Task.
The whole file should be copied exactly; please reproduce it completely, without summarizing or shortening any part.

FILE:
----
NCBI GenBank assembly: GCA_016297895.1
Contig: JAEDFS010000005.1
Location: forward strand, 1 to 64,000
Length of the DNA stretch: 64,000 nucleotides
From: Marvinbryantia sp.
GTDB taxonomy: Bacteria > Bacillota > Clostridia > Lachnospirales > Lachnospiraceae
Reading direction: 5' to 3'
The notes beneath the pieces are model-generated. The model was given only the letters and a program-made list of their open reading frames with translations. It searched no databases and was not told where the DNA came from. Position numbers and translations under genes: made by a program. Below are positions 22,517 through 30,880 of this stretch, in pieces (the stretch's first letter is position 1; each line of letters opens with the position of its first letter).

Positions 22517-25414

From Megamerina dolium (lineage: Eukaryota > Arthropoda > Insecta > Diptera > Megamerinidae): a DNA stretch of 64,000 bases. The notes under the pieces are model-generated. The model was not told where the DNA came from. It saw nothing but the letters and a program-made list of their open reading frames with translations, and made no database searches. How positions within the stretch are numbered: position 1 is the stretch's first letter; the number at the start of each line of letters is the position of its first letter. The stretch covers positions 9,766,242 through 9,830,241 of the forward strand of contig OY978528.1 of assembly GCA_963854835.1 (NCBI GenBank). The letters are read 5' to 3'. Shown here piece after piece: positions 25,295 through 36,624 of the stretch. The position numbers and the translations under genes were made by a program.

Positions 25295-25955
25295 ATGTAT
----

NCBI GenBank assembly: GCA_016297895.1
Contig: JAEDFS010000005.1
Location: forward strand, 1 to 64,000
Length of the DNA stretch: 64,000 nucleotides
From: Marvinbryantia sp.
GTDB taxonomy: Bacteria > Bacillota > Clostridia > Lachnospirales > Lachnospiraceae
Reading direction: 5' to 3'
The notes beneath the pieces are model-generated. The model was given only the letters and a program-made list of their open reading frames with translations. It searched no databases and was not told where the DNA came from. Position numbers and translations under genes: made by a program. Below are positions 22,517 through 30,880 of this stretch, in pieces (the stretch's first letter is position 1; each line of letters opens with the position of its first letter).

Positions 22517-25414

From Megamerina dolium (lineage: Eukaryota > Arthropoda > Insecta > Diptera > Megamerinidae): a DNA stretch of 64,000 bases. The notes under the pieces are model-generated. The model was not told where the DNA came from. It saw nothing but the letters and a program-made list of their open reading frames with translations, and made no database searches. How positions within the stretch are numbered: position 1 is the stretch's first letter; the number at the start of each line of letters is the position of its first letter. The stretch covers positions 9,766,242 through 9,830,241 of the forward strand of contig OY978528.1 of assembly GCA_963854835.1 (NCBI GenBank). The letters are read 5' to 3'. Shown here piece after piece: positions 25,295 through 36,624 of the stretch. The position numbers and the translations under genes were made by a program.

Positions 25295-25955
25295 ATGTAT